In the case of a face-to-face consultation, the organizers are readily identifiable and accessible and can be easily questioned by civil society on the positions they have publicly expressed, or on the accountability of the contributions of participants. Conversely, in the case of online consultations, the Internet platform often has the effect of anonymizing interactions, making it difficult to maintain an accountability relationship between civil society and representatives of international organizations and States. The issue of the intermediation produced by digital technology and the invisibility of the interlocutors thus significantly influences the democratic legitimacy of the consultations.

Designing a consultation process: what resources, actors and connection to the decision are necessary for a democratic process?

Although the global scale seems to be particularly complex for considering the democratization of decisions, the consultations studied here nevertheless provide lessons that could also be of interest at other scales. The design of the consultation process has a significant impact on its democratic nature. But beyond the choice of an online or face-to-face consultation, other factors relating to the design of the consultation influence its democratic legitimacy. This is particularly the case for human, financial and time resources allocated to the consultation.

Intuitively, the more the consultation is extended over time, the more inclusive it will be. The impact of human and financial resources on inclusion is more uncertain. The example of the MYWorld survey indicates that it is possible to improve the inclusiveness of a consultation despite resource constraints when organizers develop partnerships with the public and private sector and some civil society grassroots organizations, and delegate its dissemination from the international decision-making centres to the national and local communities, thus reaching the populations traditionally excluded from these consultation processes.

Finally, it must be remembered that improving the democratic legitimacy of consultations requires a strong political commitment on the part of the organizers. This commitment must be made clear through the development of a formal binding link between the consultation and the decision-making process for which it has been set up. This link could be realized, for example, through an obligation on the organizers to justify whether or not the results of the consultation are taken into account. The accountability would thus be increased. It is also very important to involve civil society in the design of the consultation: co-building the consultation programme and the participation rules can only improve the ownership of the process by stakeholders and, ultimately, inclusion. While digital technology does not in itself guarantee greater legitimacy of the consultation process, it may nevertheless have advantages in increasing the transparency and traceability of decisions related to its design.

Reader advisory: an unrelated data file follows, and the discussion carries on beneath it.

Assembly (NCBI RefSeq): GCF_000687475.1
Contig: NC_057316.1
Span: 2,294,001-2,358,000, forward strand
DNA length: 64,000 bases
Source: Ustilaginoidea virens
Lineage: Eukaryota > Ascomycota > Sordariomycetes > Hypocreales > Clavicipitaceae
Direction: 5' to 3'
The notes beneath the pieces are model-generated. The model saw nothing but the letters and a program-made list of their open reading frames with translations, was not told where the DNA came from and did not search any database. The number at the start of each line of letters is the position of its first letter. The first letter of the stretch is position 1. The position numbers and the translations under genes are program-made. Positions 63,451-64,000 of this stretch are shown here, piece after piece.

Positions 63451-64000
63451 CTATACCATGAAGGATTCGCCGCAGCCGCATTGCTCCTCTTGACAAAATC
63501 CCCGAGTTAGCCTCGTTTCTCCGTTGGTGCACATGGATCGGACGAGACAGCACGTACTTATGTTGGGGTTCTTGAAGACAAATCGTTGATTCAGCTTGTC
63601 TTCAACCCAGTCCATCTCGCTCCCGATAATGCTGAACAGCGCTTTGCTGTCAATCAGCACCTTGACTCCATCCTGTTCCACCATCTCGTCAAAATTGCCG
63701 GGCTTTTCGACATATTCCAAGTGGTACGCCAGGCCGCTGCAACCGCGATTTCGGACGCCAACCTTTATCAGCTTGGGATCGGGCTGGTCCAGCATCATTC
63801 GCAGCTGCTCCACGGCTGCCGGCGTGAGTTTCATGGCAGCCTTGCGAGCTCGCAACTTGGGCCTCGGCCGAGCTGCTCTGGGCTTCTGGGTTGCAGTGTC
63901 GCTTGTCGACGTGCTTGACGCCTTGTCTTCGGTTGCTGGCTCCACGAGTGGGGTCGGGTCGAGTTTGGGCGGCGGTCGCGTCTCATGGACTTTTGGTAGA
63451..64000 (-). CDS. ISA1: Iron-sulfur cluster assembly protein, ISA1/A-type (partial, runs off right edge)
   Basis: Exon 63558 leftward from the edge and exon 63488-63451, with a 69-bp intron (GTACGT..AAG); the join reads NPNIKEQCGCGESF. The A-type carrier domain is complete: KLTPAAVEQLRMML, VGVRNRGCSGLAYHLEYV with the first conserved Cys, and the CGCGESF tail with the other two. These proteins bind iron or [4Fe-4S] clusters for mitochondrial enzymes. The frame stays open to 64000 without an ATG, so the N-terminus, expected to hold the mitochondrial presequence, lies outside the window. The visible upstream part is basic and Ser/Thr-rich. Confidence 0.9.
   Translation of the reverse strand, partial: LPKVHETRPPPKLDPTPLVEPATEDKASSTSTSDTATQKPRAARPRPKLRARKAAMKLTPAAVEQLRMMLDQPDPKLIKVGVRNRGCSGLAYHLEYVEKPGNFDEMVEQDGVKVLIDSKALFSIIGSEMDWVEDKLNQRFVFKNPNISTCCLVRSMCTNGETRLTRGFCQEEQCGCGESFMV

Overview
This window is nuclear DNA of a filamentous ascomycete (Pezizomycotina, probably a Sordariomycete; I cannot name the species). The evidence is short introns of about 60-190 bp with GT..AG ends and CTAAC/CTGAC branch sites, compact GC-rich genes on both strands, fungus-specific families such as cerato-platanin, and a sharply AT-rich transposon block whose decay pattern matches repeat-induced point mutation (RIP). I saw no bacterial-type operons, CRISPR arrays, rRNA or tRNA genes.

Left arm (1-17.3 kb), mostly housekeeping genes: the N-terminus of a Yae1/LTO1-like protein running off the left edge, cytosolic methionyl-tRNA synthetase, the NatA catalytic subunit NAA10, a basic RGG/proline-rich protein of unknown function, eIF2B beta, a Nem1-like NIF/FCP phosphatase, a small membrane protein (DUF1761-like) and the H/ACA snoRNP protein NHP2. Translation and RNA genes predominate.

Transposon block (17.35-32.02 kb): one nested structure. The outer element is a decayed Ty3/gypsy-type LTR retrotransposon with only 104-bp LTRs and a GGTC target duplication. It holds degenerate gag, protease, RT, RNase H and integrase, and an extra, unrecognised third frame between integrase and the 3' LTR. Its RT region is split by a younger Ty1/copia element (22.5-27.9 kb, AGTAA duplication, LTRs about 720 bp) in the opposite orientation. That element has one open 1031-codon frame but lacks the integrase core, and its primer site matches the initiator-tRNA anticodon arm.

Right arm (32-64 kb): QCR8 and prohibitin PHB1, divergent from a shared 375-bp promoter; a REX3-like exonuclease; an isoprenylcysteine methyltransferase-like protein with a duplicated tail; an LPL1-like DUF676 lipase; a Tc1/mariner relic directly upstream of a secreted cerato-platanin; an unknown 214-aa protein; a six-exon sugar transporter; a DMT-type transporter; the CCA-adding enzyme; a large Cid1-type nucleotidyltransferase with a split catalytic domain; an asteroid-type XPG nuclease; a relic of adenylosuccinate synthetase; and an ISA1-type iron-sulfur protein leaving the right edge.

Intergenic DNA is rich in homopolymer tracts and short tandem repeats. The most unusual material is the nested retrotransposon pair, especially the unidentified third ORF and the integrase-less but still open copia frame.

[1] Three consultations are discussed: the Rio online dialogues, organized by the UNDP and the Government of Brazil ahead of the Rio+20 conference in 2012, civil society hearings by the members of the Open Working Group on SDGs which took place between 2013 and 2014 at the United Nations in New York and the MYWorld survey organized by the United Nations and disseminated both on the Internet and on paper in 193 countries between 2013 and 2015.

[2] Full results of this study are available here.

[3] All the socio-demographic data from the survey are available on data.myworld2015.org